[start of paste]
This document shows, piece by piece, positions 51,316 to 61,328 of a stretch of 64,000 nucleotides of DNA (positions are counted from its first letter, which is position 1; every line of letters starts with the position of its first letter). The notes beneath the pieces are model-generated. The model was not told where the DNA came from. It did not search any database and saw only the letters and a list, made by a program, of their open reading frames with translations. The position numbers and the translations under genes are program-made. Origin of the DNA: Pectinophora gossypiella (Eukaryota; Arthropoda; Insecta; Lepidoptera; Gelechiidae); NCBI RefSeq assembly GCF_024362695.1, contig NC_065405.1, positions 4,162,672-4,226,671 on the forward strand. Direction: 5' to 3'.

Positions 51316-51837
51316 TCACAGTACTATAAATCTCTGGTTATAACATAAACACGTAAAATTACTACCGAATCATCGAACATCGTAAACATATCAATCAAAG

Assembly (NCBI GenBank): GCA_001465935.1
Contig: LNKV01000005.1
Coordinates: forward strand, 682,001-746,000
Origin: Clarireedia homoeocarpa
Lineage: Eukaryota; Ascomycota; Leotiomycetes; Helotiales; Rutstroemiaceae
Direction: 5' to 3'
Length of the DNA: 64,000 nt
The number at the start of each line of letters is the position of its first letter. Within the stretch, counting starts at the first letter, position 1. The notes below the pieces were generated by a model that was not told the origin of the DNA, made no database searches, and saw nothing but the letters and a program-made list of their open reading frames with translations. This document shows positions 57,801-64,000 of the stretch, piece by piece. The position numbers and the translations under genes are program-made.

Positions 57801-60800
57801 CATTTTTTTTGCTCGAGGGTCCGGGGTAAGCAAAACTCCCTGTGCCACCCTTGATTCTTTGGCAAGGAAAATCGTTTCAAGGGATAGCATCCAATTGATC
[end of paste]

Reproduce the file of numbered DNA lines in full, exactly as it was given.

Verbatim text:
This document shows, piece by piece, positions 51,316 to 61,328 of a stretch of 64,000 nucleotides of DNA (positions are counted from its first letter, which is position 1; every line of letters starts with the position of its first letter). The notes beneath the pieces are model-generated. The model was not told where the DNA came from. It did not search any database and saw only the letters and a list, made by a program, of their open reading frames with translations. The position numbers and the translations under genes are program-made. Origin of the DNA: Pectinophora gossypiella (Eukaryota; Arthropoda; Insecta; Lepidoptera; Gelechiidae); NCBI RefSeq assembly GCF_024362695.1, contig NC_065405.1, positions 4,162,672-4,226,671 on the forward strand. Direction: 5' to 3'.

Positions 51316-51837
51316 TCACAGTACTATAAATCTCTGGTTATAACATAAACACGTAAAATTACTACCGAATCATCGAACATCGTAAACATATCAATCAAAG

Assembly (NCBI GenBank): GCA_001465935.1
Contig: LNKV01000005.1
Coordinates: forward strand, 682,001-746,000
Origin: Clarireedia homoeocarpa
Lineage: Eukaryota; Ascomycota; Leotiomycetes; Helotiales; Rutstroemiaceae
Direction: 5' to 3'
Length of the DNA: 64,000 nt
The number at the start of each line of letters is the position of its first letter. Within the stretch, counting starts at the first letter, position 1. The notes below the pieces were generated by a model that was not told the origin of the DNA, made no database searches, and saw nothing but the letters and a program-made list of their open reading frames with translations. This document shows positions 57,801-64,000 of the stretch, piece by piece. The position numbers and the translations under genes are program-made.

Positions 57801-60800
57801 CATTTTTTTTGCTCGAGGGTCCGGGGTAAGCAAAACTCCCTGTGCCACCCTTGATTCTTTGGCAAGGAAAATCGTTTCAAGGGATAGCATCCAATTGATC